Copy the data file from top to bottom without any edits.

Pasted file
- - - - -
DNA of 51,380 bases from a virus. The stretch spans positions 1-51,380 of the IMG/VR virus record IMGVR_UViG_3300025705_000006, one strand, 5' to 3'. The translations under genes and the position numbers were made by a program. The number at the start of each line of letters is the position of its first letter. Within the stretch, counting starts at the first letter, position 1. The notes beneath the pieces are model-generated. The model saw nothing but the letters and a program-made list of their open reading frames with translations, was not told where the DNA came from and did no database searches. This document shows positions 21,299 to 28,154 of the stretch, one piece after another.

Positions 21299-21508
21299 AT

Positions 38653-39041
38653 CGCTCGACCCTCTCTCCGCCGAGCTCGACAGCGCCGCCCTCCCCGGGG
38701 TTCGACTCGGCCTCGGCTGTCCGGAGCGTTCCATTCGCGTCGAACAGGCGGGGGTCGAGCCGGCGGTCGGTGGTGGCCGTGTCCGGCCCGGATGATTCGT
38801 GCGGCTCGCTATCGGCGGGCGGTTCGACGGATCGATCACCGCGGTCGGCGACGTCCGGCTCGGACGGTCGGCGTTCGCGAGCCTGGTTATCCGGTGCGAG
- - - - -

DNA of 51,380 bases from a virus. The stretch spans positions 1-51,380 of the IMG/VR virus record IMGVR_UViG_3300025705_000006, one strand, 5' to 3'. The translations under genes and the position numbers were made by a program. The number at the start of each line of letters is the position of its first letter. Within the stretch, counting starts at the first letter, position 1. The notes beneath the pieces are model-generated. The model saw nothing but the letters and a program-made list of their open reading frames with translations, was not told where the DNA came from and did no database searches. This document shows positions 21,299 to 28,154 of the stretch, one piece after another.

Positions 21299-21508
21299 AT

Positions 38653-39041
38653 CGCTCGACCCTCTCTCCGCCGAGCTCGACAGCGCCGCCCTCCCCGGGG
38701 TTCGACTCGGCCTCGGCTGTCCGGAGCGTTCCATTCGCGTCGAACAGGCGGGGGTCGAGCCGGCGGTCGGTGGTGGCCGTGTCCGGCCCGGATGATTCGT
38801 GCGGCTCGCTATCGGCGGGCGGTTCGACGGATCGATCACCGCGGTCGGCGACGTCCGGCTCGGACGGTCGGCGTTCGCGAGCCTGGTTATCCGGTGCGAG